What was the Galopagos like?

The most phenomenal thing ever. We were at the world’s most beautiful and unique ecosystem, and I was there with someone that I was pretty much completely in love with. Those intensive short-term travel romances, you feel like you’ve gone through six months in three days.

Are you in touch with him? Do you want to be?

We’ve been sporadically emailing. He’s still working on a farm in Ecuador, and I’ve thought about maybe seeing him again, but it’s such a scary idea.

Were your romances mostly with other travelers?

Actually, mostly with the locals, which is why my language got so good. I highly recommend this as a way to get your Spanish up to speed; you have to have conversations that go farther than where you’re from, etc.

Have you stayed in touch with anyone but your True Romance?

No, not really.

That’s awesome.

Yeah. Sometimes I feel weird about having such a self-contained trip, so detached from everything in my life; I didn’t have a blog, I didn’t write about everything. I just had it.

What are the types of days that you would have?

Several types. The sight-seeing type days, when I’d go on a tour, go on an adventure, a horseback ride, a pre-packaged thing. Then I had a lot of days that I just spent reading a book in a plaza, sitting in a park and people watching and not actively doing anything. Then I had days when I would just frantically research where I was going next and worry about what I was doing with my trip and my life.

Did this trip explicitly represent a life transition?

When I left, I figured I’d come back and just work at an office again. At the time I didn’t think it was going to engender a dramatic lifestyle change. But I was wrong!

At what point did you realize that your long-term plan was shifting?

It wasn’t a specific realizations, but maybe just an accumulation of miniature revelations, just staring outside bus windows and realizing that I’d never been as happy or as free before. Things were different, things were better. Meeting other travelers was influential, too: I met this guy who asked if I’d been to university, and I was used to New York where you ask “Where did you go to school” rather than if you did, and so I said “Of course,” and he said, “You know, it’s not an of-course question.”

So I sort of came around to the fact that an office job really did not have to be the way I sustained myself.

Were you seriously tempted to just stay?

Oh yeah.

What made you come back to the States?

Well, my parents kept asking me when I was coming home, and my friends, and I had all of this stuff just in storage in New York that I hadn’t really taken care of, which I wanted to get rid of before I really made a big move. And then I lost my phone, which was both my camera and my source of music, and I realized that if this was going to be a long-term thing I needed to be prepared.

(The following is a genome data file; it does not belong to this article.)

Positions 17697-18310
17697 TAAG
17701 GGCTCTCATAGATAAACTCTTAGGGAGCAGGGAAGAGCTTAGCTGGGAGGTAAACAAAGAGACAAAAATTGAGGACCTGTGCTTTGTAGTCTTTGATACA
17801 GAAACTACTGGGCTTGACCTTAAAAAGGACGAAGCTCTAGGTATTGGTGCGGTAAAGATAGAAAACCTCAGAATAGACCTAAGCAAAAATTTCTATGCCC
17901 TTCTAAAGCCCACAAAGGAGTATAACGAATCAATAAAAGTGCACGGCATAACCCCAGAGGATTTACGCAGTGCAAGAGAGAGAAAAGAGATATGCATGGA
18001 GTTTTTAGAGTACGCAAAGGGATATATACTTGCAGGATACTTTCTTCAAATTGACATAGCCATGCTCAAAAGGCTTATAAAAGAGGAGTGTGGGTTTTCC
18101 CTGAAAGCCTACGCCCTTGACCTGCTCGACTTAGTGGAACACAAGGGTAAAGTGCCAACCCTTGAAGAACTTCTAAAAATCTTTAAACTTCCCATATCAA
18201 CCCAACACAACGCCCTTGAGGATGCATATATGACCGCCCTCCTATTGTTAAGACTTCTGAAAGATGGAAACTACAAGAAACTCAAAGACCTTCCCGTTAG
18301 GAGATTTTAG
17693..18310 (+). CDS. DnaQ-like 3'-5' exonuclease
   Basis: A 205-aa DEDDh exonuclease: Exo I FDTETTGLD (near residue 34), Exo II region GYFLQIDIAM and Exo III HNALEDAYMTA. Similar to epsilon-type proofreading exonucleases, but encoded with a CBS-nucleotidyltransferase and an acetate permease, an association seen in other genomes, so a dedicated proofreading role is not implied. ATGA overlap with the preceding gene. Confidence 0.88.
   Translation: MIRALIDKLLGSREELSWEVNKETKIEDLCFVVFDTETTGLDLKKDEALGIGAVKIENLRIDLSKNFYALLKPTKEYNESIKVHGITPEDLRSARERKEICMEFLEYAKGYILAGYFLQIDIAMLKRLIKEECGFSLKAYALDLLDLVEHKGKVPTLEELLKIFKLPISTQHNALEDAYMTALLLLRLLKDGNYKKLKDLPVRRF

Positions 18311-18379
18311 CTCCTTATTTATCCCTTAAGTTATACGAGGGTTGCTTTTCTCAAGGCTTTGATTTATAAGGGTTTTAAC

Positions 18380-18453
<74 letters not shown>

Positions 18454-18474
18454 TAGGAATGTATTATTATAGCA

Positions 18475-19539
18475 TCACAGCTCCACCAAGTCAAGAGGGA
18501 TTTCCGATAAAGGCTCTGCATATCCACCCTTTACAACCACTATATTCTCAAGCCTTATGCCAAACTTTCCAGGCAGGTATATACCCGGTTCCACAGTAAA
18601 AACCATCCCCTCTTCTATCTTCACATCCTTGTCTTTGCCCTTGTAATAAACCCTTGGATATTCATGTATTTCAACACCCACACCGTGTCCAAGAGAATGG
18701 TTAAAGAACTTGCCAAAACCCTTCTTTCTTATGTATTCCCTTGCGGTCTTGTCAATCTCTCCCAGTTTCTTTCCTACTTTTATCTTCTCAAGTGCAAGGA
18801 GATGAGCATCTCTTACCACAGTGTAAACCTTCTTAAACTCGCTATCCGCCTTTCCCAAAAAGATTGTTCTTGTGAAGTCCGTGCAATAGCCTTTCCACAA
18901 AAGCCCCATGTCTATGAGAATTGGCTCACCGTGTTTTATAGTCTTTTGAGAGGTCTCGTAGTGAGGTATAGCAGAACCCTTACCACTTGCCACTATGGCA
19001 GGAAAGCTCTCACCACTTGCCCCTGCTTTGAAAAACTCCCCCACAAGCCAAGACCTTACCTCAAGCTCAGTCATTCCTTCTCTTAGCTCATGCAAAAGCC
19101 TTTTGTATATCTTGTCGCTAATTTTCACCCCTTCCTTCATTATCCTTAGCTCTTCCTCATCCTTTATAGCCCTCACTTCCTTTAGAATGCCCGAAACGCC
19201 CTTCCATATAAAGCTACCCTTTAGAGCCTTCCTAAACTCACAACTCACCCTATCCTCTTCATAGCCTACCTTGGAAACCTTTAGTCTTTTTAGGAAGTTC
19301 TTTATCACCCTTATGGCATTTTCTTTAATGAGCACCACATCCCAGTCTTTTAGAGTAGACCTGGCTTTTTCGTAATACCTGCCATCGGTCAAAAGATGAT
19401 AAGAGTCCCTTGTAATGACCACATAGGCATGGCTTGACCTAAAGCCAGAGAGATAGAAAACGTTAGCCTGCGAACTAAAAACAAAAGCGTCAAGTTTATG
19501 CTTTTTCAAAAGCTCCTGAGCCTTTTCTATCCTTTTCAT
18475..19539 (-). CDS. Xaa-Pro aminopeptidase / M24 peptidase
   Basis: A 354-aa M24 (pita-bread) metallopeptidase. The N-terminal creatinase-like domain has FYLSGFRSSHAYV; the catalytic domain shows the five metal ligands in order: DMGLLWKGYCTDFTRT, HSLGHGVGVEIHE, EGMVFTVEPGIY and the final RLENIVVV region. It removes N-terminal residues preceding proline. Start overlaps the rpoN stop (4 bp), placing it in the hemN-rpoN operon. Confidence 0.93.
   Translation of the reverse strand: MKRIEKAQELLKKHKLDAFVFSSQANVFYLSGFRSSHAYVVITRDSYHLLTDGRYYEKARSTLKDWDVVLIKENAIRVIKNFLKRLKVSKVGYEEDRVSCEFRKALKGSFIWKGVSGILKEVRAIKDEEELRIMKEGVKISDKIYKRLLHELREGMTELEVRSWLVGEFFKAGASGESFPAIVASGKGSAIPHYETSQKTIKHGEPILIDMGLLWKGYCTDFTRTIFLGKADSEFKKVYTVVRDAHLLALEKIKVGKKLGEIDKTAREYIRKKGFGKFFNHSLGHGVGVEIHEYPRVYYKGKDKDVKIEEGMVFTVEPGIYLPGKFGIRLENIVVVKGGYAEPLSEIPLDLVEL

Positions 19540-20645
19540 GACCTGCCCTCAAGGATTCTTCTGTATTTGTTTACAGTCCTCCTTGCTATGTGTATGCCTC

Also, I knew going home didn’t have to be permanent.

Was it weird to go back to New York after the trip?

So weird. Jarring. California, where my parents live, is one thing; NYC is another. From Bolivia to midtown: it made me want to leave the city right away, which is a feeling I’d never had before. I’d always loved New York, always wanted to live there, but when I got back it didn’t feel right anymore.

So I packed a suitcase with the stuff I needed, and got rid of all the rest.

Then what did you do?

I saw friends in different places, but mostly I’ve just been having crippling indecision about what to do with my life. I know I want to go back but I don’t know when or how. I keep searching for one-way flights but not booking them.

Currently, the vague plan is to stay in California for a while and see if I can get a job. It’ll be a good way to save money. I’m thinking of going to Mexico next, working my way down through Central America. I think my next trip will be different; it’ll be less traveling for the sake of traveling, more about finding a life that would work for me.

Has this new goal been surprising to your family and friends?

I think at least somewhat. Friends have said it’s so funny to see how much I’ve changed. The things I spent my time and money on in New York — expensive cocktails, etc — I just can’t believe now. My family, at this point, is just resigned.

How else do you think you’ve changed?

For a long time I had this fantasy version of myself, this really specific image that I went to New York with and just kept building on: this successful, sophisticated, fancy writing person. And that just sort of dissolved completely once I went away. I realized I put a lot more value on a sense of freedom, the ability to be happy and learn things and make mistakes and not be trying to attain this fantasy of myself that just doesn’t exist.

And I think I’m more attuned to cultural differences now. I guess what I’m saying is that I became more of a hippie. I never had appreciated nature before, I was never even a little bit hippie-like, but now I find myself trying to have appreciation and love and understanding for things rather than trying to be superior and jaded and ironic, which is sort of where I’d gotten to by the time I left New York. I decided that that wasn’t what worked for me, and that’s maybe the most significant change of all.

You can find Laura on Twitter here. Photos from her Instagram.